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Third-class citizens After a Russian grocery chain apologized for featuring gay parents in an ad, two lesbian parents told Meduza what it’s like to live in a country where their very portrayal qualifies as offensive

Source: Meduza
Külli Kittus / Unsplash

In late June, the Russian grocery store chain VkusVill put out an advertisement featuring a lesbian couple as part of its “Recipes for Family Happiness” campaign. The ad set off an avalanche of homophobic comments and threats against the company, and VkusVill soon announced it would delete the ad, calling it “a mistake that occurred as a result of some individual employees’ unprofessionalism.” This sparked another wave of criticism on social media, as people accused the chain of cowardice and hypocrisy. Throughout the debate, however, there’s been almost no mention of the difficulties same-sex couples in Russia actually face. To learn more about what life is like for same-sex parented families in Russia, Meduza spoke to Yana and Yaroslava, two women in a loving relationship who are now raising a child together.

To protect the family’s safety, Meduza has chosen not to reveal Yana and Yaroslava’s city of residence or their child’s age.

According to Yaroslava, Russian people on the whole aren’t evil. In fact, it’s her belief that people would be a lot more accepting if they could see that she and her partner, Yana, aren’t any different from straight couples. The prevalence of hateful rhetoric in Russia against the LGBT community, however, means there are still meaningful differences between Yaroslava’s family and straight families. For starters, Yaroslava and Yana have to be more careful about where they go with their son.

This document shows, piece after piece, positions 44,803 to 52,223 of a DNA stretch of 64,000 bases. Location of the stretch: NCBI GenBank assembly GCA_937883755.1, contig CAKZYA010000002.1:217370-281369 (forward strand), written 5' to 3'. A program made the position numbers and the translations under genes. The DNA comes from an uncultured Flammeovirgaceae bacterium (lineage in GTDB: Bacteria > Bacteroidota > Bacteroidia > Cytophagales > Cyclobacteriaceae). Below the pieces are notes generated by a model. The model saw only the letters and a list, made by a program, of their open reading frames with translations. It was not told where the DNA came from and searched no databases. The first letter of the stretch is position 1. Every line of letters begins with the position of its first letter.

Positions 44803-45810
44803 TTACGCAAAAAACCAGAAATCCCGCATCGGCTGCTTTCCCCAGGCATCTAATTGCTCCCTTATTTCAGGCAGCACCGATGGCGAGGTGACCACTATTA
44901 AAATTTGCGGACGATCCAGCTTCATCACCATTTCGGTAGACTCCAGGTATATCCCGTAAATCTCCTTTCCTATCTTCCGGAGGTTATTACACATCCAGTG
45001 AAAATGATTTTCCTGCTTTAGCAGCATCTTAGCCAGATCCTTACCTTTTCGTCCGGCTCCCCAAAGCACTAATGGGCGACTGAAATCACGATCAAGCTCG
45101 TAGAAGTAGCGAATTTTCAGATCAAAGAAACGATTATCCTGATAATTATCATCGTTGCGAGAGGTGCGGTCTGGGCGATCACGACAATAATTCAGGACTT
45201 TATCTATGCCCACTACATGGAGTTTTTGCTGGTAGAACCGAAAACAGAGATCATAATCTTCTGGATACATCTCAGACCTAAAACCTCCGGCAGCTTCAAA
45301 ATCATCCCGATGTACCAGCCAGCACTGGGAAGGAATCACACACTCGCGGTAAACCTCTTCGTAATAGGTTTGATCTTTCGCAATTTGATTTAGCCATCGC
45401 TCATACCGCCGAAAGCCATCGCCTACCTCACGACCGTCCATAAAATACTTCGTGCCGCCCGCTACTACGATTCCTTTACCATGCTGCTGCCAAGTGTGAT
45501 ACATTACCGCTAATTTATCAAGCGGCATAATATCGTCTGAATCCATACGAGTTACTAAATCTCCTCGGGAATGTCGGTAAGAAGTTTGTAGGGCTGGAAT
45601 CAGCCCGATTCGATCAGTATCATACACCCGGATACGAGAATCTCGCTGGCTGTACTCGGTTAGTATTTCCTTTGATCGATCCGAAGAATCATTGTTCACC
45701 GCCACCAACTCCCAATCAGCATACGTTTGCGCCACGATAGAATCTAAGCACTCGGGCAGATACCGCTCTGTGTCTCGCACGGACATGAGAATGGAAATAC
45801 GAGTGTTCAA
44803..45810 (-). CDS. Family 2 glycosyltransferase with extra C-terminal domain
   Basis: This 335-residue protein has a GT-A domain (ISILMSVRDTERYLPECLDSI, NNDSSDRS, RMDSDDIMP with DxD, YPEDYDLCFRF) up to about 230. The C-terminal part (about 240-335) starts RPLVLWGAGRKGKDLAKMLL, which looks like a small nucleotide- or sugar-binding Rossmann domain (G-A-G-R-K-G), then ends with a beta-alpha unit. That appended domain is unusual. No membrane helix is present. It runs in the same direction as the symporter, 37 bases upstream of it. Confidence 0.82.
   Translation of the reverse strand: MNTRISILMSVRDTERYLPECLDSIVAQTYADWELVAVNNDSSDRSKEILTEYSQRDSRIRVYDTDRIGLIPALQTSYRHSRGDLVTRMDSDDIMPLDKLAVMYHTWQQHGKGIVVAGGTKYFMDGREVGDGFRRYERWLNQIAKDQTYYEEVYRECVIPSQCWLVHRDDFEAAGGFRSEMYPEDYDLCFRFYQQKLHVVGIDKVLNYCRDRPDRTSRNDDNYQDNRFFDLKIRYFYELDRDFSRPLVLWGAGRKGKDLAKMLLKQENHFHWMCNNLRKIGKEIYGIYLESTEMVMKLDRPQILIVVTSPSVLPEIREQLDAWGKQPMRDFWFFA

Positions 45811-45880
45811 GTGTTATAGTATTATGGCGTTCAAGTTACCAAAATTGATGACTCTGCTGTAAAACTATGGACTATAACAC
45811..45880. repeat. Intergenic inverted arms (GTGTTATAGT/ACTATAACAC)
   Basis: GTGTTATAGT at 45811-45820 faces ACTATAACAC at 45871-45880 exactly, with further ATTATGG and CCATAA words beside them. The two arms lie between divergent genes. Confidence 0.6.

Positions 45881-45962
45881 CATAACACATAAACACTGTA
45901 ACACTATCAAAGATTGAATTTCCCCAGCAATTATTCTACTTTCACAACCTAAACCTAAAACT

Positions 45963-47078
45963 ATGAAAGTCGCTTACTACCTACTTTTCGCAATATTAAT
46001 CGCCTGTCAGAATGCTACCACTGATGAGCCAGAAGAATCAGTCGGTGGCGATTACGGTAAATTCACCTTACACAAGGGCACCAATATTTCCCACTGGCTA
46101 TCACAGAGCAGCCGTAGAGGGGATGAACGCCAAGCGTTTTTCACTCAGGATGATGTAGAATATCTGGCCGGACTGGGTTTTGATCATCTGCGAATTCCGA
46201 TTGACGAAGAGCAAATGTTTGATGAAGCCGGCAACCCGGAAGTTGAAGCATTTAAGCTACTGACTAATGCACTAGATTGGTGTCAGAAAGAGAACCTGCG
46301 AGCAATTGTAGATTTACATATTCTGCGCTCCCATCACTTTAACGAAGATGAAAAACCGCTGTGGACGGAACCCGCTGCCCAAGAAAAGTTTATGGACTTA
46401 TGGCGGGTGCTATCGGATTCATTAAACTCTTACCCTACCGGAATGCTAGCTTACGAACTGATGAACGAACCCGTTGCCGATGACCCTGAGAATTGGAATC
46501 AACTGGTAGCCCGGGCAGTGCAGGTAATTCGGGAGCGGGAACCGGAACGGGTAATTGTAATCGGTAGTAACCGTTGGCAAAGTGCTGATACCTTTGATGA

“When we have our kid with us, we scan the area for crazies, we don’t walk around at night or late in the evening, and we stay out of strange neighborhoods. Because if we run into trouble when our kid’s not with us, we can actively respond. But when you’re with your kid, you try to filter your speech, your reactions, and try to avoid possible conflicts,” Yaroslava told Meduza.

Luckily, it’s easy enough for the two moms to fly under the radar, especially when the whole family is together.

“People rarely come up to us on the street,” said Yaroslava. “We’re usually with our child — the three of us go everywhere together. When there’s a kid with us, we become less ‘visible.’ People have this stereotype that if there’s a child with them, [two women are] probably not a couple.”

When it’s just her and Yana, though, things are different; they usually hold hands, and they try to be “moderately open” about their relationship. But that doesn’t mean always turning the other cheek.

“[For example,] there was one time when people were talking about us behind our backs for a long time,” said Yana. “I turned around and said, ‘Whaaat?’ and they were like, ‘No, no, no, nothing!’” said Yaroslava.

More often, though, people are actually fairly pleasant.

“Sometimes people ask us questions — usually in a positive way,” said Yana. “They see we have a non-standard family, and they ask, ‘How does so-and-so work? What is so-and-so?’ Some couples get offended by those kinds of questions, but people asking questions isn’t a bad thing. They listen to the answers and realize that, other than our composition, we’re not really different from the average family. You can see the thought process beginning. How it stops seeming so strange. They start thinking, ‘Wow, what an ordinary family.’”